And her sunshiney smile.  She talked us through the duties of a Production Manager and the logistics it entails (hint: a lot).  Danielle pointed out that our producers have the benefit of not dealing with unions, which can take the simple task of moving a piano (“Hey, can you move that piano?”) and turn it into a multi-hour thousand dollar operation (“Well, we need 4 people for 4 minimum work hours from 3 different areas in at least 2 different unions…”).  We discussed using our resources (“If your play calls for a lot of toothbrushes, my mom is a dental hygenist! I can do that!” -SS), delegation (which is so easy in a room full of Type A personalities…), and taking ownership of and pride in your project (“Say to yourself, ‘Yes, we’re honored to be here, but we also deserve to be here.’” -SS).  There was also a budgeting/Weight Watchers analogy that just really hit it out of the park.  I pondered all aspects of it while chowing down on my Shake Shack lunch.

In the afternoon, Daniel Hoyos and Layhoon Tan from Signature Theatre gave us an amazingly thorough overview of the production process from budget formation to striking the set.  They brought examples of every document involved, from contracts to calendars to contact sheets and really took their time walking us through the ins and outs of each aspect.  Some of my favorite tidbits included:

  • The 3 Cs of negotiation: Credit, Compensation and Control
  • In production management, you have three things to work with: time, money and labor
  • “Morale increases productivity.  If people aren’t having a positive working experience, they won’t tell anyone to come see it.” -DH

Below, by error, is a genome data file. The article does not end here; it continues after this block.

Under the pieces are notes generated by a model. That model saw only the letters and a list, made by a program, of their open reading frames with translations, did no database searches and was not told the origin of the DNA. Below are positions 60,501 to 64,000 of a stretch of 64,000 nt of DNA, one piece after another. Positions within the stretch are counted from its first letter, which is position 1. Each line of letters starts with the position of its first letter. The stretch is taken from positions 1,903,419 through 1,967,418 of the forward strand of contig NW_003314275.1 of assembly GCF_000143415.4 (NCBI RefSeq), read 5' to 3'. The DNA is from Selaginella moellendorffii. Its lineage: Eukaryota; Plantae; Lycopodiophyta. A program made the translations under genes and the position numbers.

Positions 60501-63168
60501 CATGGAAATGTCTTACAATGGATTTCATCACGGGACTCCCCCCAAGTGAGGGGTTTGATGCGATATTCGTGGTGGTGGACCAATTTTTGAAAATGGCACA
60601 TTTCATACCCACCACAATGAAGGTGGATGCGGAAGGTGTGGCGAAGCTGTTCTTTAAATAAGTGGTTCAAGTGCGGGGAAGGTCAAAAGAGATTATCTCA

• “This schedule may seem overwhelming. That’s because it is.” -DH

At the end of their session, they gave us all example crisis scenarios that may happen during a show, and we all shared our thoughts on how to solve them.  I’m not going to say Mike Girts and I did the best, but I’m not not going to say it.

Today was a lot of numbers talk, and even I was overwhelmed, and I’m not producing a show!  We had a nice calm open forum to end the day, and an anonymously awesome producer pointed out to a lot of stressed faces that “If you’re here, you’re more capable than you think you are.”  

There is BRILLIANCE in this room, people!  BRILLIANCE.

Can’t wait for Day 5 (How to Pitch w/the Araca Dream Team, Next Steps w/Kevin McCollum, and Box Office Runnin’ w/Harrison Harvey).  Get.  Pumped.

#APBootCamp: Day 3

What. A. Day.  We started here at Araca with a chat about Insurance/Business Affairs with Julie Monahan, our EVP of Finance, and Hans Kriefall, our SVP of Business Affairs.  It was serious business.

We cleared up a lot of insurance issues, shared thoughts about the ATA contract and went over who is responsible for what.  Turns out, Araca’s insurance covers everything “Lights Forward” from the actor’s perspective, or everything that happens behind the footlights of the stage.  Something about that phrase is so fun and old-timey Broadway.  Like “The show has no legs.”  Love that.

Anydoodle, we then had a frank and extremely helpful talk about Araca Project 2011 with Dana and Danielle.  These gals conquered this behemoth of a process alone last year and learned so much along the way.  Their thoughts and advice are invaluable as we head into game time this year.

After lunch, we spent some time with Jeremy Blocker, the Managing Director of Ars Nova.  Talk about inspiring.  This fella has done it all and spoke with such eloquence and honesty about his personal experiences, from raising money to encouraging emerging artists to budgeting and everything in between.  And, as if that wasn’t fantastic enough, he then went around to each team and advised them about their specific project.  WHAT?!  Incredible.